Always love Jesus and walk and talk with Him every day. That is the Road to Heaven, Lovey. Keep on it always.

With all the love in I have,


At the end of each book is our family verse: "Whether you turn to the right or to the left, your ears will hear a voice behind you, saying, 'This is the way: walk in it.'" Isaiah 30:21

I don't have words for how much these books mean to me. My girls already love looking at them, but I know they will be treasures of the heart as they get older. Their clear memories of my mom will fade with time, but they will have these tangible evidences of love and family to hold onto.

I know I still have the crumbling piece of Moody Bible Institute stationery that my grandma wrote her last note to me on, while she was in the hospital, dying of cancer:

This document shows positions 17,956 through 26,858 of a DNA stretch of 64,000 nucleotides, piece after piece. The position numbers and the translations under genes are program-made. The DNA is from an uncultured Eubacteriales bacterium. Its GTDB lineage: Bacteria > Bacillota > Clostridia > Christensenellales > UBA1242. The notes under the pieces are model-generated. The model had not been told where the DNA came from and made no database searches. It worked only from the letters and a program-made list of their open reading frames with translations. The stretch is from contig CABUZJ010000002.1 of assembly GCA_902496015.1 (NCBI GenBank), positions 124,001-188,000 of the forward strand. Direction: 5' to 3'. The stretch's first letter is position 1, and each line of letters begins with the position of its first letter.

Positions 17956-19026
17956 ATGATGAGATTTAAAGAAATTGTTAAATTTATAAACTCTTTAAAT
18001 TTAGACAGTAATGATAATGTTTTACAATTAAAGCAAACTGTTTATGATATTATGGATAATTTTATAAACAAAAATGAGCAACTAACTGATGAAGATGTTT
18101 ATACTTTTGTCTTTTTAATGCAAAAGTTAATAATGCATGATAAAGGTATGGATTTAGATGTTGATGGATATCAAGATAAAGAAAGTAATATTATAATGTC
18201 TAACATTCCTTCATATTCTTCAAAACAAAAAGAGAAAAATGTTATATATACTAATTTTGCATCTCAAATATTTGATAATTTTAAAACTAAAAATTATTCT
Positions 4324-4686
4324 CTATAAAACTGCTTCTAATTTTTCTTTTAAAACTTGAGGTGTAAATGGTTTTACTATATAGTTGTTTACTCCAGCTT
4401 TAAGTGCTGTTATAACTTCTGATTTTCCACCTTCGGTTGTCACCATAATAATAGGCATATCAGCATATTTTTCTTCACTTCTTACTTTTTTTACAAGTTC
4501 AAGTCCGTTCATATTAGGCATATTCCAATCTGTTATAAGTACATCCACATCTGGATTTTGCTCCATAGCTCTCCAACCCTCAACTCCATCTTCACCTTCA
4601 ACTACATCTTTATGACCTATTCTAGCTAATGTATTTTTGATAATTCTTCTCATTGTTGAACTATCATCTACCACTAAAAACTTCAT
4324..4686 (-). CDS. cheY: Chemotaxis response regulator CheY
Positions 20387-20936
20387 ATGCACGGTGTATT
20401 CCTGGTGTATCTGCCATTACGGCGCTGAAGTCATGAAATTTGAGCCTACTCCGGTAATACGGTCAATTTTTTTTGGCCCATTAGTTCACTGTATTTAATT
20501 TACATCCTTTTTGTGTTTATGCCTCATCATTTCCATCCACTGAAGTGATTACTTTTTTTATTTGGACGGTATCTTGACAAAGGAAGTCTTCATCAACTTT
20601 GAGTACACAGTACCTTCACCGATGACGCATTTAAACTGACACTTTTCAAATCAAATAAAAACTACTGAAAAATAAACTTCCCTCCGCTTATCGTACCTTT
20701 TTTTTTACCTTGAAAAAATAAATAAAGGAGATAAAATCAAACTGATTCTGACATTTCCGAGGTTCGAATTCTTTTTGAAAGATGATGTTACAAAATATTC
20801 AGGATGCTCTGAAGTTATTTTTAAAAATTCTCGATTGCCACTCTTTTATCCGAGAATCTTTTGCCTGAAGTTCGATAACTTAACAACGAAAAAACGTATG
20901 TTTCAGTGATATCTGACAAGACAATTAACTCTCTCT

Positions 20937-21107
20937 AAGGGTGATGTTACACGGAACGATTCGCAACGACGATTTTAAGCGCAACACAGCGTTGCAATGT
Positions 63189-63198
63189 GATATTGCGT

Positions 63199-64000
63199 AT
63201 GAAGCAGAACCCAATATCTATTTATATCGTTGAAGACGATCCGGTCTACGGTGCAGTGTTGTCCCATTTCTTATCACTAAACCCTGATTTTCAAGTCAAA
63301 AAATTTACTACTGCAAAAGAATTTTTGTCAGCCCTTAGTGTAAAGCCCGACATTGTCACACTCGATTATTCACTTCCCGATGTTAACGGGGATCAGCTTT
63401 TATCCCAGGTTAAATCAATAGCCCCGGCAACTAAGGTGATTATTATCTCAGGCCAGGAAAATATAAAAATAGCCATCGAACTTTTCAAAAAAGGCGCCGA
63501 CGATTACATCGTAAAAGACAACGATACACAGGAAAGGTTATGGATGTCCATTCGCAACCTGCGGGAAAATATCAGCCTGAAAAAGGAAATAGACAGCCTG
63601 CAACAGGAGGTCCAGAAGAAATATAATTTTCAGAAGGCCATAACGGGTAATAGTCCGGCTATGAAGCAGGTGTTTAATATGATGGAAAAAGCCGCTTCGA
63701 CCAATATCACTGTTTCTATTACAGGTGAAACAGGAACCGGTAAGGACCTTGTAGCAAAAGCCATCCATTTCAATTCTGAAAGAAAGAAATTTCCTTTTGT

My darling Alice:

I'm here in bed, looking at those pretty flowers you sent me. They make me very happy. Thank you so much.

I miss seeing you so much. Maybe pretty soon I'll be out of here and you can come to see me. Don't ever forget that Grandpa and I love you so very much.

Do you know what I've been doing today while here? I've prayed especially for you and Chuck. You're growing up so fast. We hope you'll always love the Lord Jesus and do what He wants you to do and be a real worker for Him. Even now you can show other children that you love the Lord Jesus.

You'll never forget that we love you, will you? Very, very much love to you.


As a quote from John Steinbeck says, "How will our children know who they are if they don't know where they come from?"